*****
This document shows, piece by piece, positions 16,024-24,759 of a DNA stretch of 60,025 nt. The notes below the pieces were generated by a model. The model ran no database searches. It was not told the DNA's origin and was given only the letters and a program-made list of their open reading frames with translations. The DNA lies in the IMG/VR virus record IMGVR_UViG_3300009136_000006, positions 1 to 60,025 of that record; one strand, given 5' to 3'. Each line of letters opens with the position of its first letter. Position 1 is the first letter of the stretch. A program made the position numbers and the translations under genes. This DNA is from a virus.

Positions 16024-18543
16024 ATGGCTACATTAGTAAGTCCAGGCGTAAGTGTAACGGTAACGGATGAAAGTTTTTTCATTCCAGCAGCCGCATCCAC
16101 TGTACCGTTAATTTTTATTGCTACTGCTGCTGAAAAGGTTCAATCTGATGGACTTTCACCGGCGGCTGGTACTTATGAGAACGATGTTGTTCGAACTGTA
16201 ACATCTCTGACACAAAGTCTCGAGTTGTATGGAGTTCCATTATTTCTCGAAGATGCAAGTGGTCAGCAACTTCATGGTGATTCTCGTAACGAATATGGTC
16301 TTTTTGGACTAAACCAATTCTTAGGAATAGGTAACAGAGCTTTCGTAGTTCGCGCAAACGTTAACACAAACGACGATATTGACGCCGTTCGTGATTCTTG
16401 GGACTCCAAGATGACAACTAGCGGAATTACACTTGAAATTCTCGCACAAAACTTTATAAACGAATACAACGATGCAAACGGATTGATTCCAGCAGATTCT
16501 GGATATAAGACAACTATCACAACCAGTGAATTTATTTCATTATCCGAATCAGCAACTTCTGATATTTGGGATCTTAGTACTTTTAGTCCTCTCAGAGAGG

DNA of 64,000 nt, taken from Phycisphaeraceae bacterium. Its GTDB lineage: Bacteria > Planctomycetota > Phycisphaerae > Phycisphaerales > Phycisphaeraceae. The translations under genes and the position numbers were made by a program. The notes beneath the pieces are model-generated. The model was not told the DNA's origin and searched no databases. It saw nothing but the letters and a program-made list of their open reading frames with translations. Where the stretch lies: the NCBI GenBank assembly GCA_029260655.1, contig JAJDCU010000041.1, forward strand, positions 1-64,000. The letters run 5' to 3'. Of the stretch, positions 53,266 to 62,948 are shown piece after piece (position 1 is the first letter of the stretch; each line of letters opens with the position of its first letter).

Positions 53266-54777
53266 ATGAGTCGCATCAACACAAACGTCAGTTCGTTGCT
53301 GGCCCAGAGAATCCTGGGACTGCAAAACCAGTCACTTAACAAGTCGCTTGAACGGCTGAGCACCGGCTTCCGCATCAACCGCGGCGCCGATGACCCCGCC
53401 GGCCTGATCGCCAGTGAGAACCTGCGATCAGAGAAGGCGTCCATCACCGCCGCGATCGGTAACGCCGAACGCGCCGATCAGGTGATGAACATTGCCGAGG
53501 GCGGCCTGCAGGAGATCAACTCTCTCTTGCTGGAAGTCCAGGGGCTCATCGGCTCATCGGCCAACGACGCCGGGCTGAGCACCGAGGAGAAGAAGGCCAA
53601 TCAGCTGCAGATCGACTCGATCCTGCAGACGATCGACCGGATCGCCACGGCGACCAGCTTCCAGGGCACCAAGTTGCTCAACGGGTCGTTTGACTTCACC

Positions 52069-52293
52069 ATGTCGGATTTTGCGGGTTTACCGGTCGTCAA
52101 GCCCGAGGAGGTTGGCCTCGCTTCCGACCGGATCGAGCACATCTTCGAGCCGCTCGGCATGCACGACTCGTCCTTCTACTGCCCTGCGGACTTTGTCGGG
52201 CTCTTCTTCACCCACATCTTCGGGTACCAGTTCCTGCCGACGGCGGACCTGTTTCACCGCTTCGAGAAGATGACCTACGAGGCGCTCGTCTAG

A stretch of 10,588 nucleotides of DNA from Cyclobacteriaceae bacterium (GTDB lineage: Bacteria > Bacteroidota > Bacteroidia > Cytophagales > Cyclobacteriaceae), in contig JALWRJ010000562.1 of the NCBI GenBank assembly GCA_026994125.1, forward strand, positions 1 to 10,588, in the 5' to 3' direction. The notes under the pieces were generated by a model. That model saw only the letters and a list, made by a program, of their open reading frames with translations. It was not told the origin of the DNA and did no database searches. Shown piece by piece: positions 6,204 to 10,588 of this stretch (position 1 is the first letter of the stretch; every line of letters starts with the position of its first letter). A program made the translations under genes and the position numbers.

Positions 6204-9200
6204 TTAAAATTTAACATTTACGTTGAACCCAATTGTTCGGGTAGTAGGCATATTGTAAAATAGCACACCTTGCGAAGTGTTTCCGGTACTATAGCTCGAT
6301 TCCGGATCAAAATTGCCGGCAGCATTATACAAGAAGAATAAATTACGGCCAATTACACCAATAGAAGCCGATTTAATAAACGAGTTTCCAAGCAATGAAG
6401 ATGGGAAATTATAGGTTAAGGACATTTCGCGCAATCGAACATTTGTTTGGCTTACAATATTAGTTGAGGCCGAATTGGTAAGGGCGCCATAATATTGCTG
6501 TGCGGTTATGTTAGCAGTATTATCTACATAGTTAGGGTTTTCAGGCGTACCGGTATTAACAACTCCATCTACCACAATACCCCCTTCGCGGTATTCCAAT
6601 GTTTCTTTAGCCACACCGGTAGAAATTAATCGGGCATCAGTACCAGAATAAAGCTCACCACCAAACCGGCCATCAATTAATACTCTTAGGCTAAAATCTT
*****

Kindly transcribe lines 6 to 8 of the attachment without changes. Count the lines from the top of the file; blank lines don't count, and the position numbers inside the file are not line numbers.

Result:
16301 TTTTTGGACTAAACCAATTCTTAGGAATAGGTAACAGAGCTTTCGTAGTTCGCGCAAACGTTAACACAAACGACGATATTGACGCCGTTCGTGATTCTTG
16401 GGACTCCAAGATGACAACTAGCGGAATTACACTTGAAATTCTCGCACAAAACTTTATAAACGAATACAACGATGCAAACGGATTGATTCCAGCAGATTCT
16501 GGATATAAGACAACTATCACAACCAGTGAATTTATTTCATTATCCGAATCAGCAACTTCTGATATTTGGGATCTTAGTACTTTTAGTCCTCTCAGAGAGG